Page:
In the early days of the Manhattan Project, nuclear scientists encountered a unique problem.
There were two types of bombs being built; one, Little Boy, used enriched uranium, which was being produced through a distillation process in Oak Ridge, Tenn. The other, more-powerful weapon, named Fat Man, used plutonium that came from a breeder reactor in Hanford, Wash. The breeder worked by having uranium fuel rods bombarded with free neutrons, creating a reaction that "bred" the transuranic byproduct. (Nothing over the atomic number of 92—uranium—exists in nature and can only be created in a reactor or lab.)
The Hanford reactor had been built to specs about which the scientists weren't entirely certain. Within a few hours of starting up, the reactor ground to a halt.
As the scientists frantically tried to troubleshoot the problem, the reactor suddenly started back up on its own, only to grind to a halt again a few hours later.
The problem was that uranium does not always neatly break up into barium (56) and krypton (36) when it fissions. (The numbers have to add up to uranium's 92.) It would also break up into iodine (53) and yttrium (39). Without going into a lot of detail, the iodine had a radioactive isotope, iodine-135, which, after a few hours, decayed into a previously unknown "daughter" product, xenon-135. The xenon-135 would soak up all of the free neutrons, thereby shutting down the reaction. After a few hours, the xenon-135 would itself decay into yet another, nonabsorptive, daughter product, allowing the reaction—and the cycle—to start all over again.
I've always thought that this was how Arizona Gov. Jan Brewer's brain worked.
Before we go too far, I have to warn you that if you're talking about the aforementioned problem at Hanford during lunch or on Facebook, be sure not to confuse it with Wigner's disease (or, as it is sometimes called, Wigner's poisoning). Named for Nobel Prize-winning theoretical physicist Eugene Wigner, the poisoning happens when a graphite rod that is being bombarded with neutrons stores the added energy by rearranging its crystal lattice, causing the rod to swell and get stuck in the fuel-element channel. If you accidentally confuse those two problems, nerds will suddenly appear through wormholes to ridicule you.
Now, back to Brewer. She is probably not the worst Arizona governor of all time, which says more about the other governors than it does about her. She is barely competent, rarely inspiring and almost always an embarrassment. I honestly believe that if you throw too many ideas at her at one time, she just grinds to a halt like the Hanford reactor.
However, in the tradition of the blind squirrel that occasionally finds a nut, last week, she did a good thing. And so, in this particular case, I come not to bury Jan Brewer, but to praise her.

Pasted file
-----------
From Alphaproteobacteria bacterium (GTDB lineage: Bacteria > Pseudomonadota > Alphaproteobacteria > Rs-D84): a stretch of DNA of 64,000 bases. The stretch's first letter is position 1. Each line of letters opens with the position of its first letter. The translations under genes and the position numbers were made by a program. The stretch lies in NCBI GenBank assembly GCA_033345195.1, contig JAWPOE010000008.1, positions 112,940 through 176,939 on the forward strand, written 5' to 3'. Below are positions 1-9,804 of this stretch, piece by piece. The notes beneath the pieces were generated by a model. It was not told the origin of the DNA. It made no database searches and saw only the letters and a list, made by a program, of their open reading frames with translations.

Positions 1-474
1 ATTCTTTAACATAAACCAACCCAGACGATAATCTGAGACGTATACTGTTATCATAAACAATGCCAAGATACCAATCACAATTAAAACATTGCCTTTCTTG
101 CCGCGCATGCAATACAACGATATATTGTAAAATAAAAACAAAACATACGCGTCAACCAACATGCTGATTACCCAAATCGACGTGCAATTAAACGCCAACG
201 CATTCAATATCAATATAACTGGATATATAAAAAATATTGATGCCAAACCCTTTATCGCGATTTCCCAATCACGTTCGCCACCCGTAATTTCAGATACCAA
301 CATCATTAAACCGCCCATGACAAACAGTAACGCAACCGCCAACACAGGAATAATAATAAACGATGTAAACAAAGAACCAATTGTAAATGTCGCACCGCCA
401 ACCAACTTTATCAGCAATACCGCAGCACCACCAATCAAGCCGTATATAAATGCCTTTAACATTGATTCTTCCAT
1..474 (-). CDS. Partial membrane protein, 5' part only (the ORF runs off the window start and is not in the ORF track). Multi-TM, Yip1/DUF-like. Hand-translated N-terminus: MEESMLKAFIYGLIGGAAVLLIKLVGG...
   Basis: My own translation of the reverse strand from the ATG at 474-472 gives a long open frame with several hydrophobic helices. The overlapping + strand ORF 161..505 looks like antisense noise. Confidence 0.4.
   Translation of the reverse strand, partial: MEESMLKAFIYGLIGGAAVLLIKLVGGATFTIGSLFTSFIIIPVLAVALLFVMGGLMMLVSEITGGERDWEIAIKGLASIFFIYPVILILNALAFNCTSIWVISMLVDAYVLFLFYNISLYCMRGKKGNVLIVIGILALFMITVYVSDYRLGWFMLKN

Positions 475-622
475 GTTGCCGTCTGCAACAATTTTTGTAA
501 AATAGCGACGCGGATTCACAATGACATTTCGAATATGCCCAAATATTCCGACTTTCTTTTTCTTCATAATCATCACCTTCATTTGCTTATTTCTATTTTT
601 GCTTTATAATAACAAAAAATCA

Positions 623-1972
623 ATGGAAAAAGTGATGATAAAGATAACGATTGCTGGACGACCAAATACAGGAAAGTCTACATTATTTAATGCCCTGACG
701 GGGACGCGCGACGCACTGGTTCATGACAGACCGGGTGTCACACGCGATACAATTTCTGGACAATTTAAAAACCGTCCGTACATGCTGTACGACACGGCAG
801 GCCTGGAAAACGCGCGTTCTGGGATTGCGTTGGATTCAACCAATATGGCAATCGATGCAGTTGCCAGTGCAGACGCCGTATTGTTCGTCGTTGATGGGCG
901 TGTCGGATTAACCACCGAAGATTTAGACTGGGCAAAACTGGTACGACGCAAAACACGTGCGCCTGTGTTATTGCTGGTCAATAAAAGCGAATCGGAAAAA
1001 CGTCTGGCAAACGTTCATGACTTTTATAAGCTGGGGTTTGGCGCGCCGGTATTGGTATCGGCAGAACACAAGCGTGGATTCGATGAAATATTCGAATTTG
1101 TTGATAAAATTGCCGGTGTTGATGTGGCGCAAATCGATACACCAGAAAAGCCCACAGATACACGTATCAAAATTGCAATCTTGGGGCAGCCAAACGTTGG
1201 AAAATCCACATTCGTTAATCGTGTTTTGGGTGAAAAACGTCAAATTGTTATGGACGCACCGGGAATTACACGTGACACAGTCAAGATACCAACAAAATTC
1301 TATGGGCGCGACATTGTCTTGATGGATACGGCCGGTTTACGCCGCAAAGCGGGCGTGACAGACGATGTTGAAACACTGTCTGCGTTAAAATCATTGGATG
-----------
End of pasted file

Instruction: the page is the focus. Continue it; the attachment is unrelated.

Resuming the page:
In a stunning rebuke of one of the more disturbing tenets of modern-day, right-wing dogma, Brewer vetoed yet another ridiculous backdoor attempt to send Arizona careening down the slippery-sloped road to Voucher Hell.
The Arizona State Legislature—the motto of which should be, "We're not corrupt, but we are dogmatic, intrusive, pushy and often downright stupid"—passed House Bill 2626, which would have expanded the number of students eligible for Empowerment Scholarship Accounts, a program that is currently available only to parents of disabled students (and is almost certainly unconstitutional). These parents are given a debit card backed by taxpayer money, worth 90 percent of what the state would have paid a public or charter school to educate the child. The money can be used for a wide variety of educational expenses, including books, tutoring, therapy or even private-school tuition.
The original program was a shameless attempt to use handicapped kids to get the Voucher Viper's foot in the door. This latest abomination would have added minority kids and kids who are currently attending crappy schools. Eventually, the Legislature will have worked its way up to the middle- and upper-class white folks at whom these vouchers have been aimed all along.
Brewer vetoed HB 2626, citing the same budget concerns that she mentioned when vetoing a measure last year that would have given corporate tax breaks to entities that gave money to private-school scholarship organizations. But this year—bless her heart!—she went a step further, citing deeper philosophical concerns about whether the bill would skew things in favor of private schools over public schools under the purported guise of promoting school choice.
Parents already have all the choice in the world. They can send their kids to any public or private school in the state, or not send them to school at all. Moreover, the vast majority of Arizonans do not want public-school funds used to help send kids to private schools.
Brewer, in a letter, said that while she supports the concept of school choice, she rejected HR 2626 because "there is a careful balance we have to maintain." So, for this one moment ... way to go, Gov. Jan Brewer.